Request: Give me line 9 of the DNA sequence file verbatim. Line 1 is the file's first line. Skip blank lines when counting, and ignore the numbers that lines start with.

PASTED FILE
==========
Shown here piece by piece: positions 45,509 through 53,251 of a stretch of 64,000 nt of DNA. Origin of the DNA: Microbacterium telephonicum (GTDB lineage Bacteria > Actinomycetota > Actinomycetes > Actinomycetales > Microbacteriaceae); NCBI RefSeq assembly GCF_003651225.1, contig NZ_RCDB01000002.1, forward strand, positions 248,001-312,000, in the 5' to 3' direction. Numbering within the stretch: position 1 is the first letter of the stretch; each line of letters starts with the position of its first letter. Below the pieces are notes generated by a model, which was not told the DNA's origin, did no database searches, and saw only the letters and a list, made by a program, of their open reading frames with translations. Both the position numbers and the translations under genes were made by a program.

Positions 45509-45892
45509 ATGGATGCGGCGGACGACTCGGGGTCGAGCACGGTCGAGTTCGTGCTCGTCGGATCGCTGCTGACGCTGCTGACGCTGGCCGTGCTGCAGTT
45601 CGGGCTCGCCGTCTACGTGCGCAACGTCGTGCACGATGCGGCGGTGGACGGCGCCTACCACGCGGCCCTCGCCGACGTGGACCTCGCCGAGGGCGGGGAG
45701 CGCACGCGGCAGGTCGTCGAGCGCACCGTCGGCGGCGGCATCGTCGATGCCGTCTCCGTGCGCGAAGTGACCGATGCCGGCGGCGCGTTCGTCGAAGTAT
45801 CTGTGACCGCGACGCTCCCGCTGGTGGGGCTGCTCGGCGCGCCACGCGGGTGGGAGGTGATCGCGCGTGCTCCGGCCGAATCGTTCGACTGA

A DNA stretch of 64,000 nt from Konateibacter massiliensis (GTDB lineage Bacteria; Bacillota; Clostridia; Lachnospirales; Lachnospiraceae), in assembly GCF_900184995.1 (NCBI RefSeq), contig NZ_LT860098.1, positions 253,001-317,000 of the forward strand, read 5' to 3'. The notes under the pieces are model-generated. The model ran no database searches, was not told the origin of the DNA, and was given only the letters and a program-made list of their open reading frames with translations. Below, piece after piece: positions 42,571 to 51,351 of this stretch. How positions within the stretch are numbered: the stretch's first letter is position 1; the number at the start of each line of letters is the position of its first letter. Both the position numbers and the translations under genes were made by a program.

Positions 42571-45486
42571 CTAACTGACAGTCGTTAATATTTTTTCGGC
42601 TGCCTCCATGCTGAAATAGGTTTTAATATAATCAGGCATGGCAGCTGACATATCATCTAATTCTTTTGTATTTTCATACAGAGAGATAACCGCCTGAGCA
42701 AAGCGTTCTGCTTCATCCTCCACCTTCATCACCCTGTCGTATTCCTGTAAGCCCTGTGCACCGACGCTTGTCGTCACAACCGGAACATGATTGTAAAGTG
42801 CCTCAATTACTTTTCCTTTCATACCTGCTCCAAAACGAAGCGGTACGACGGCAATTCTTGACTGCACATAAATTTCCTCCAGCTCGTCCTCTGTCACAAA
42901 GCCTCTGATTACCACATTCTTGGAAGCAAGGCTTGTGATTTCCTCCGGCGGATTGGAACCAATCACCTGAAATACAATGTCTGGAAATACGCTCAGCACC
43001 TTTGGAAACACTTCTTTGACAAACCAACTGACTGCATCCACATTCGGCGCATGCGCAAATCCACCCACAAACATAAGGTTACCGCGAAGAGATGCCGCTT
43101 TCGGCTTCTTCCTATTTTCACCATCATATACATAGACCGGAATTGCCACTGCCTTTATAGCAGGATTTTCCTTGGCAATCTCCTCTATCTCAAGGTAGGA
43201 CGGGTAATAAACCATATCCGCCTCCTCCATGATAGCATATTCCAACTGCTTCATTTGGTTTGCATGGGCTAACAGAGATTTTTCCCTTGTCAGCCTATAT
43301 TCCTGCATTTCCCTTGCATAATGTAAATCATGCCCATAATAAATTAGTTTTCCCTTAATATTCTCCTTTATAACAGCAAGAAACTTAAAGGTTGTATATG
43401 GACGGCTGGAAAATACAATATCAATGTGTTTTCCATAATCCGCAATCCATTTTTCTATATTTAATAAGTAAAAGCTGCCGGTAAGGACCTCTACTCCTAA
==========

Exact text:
42571 CTAACTGACAGTCGTTAATATTTTTTCGGC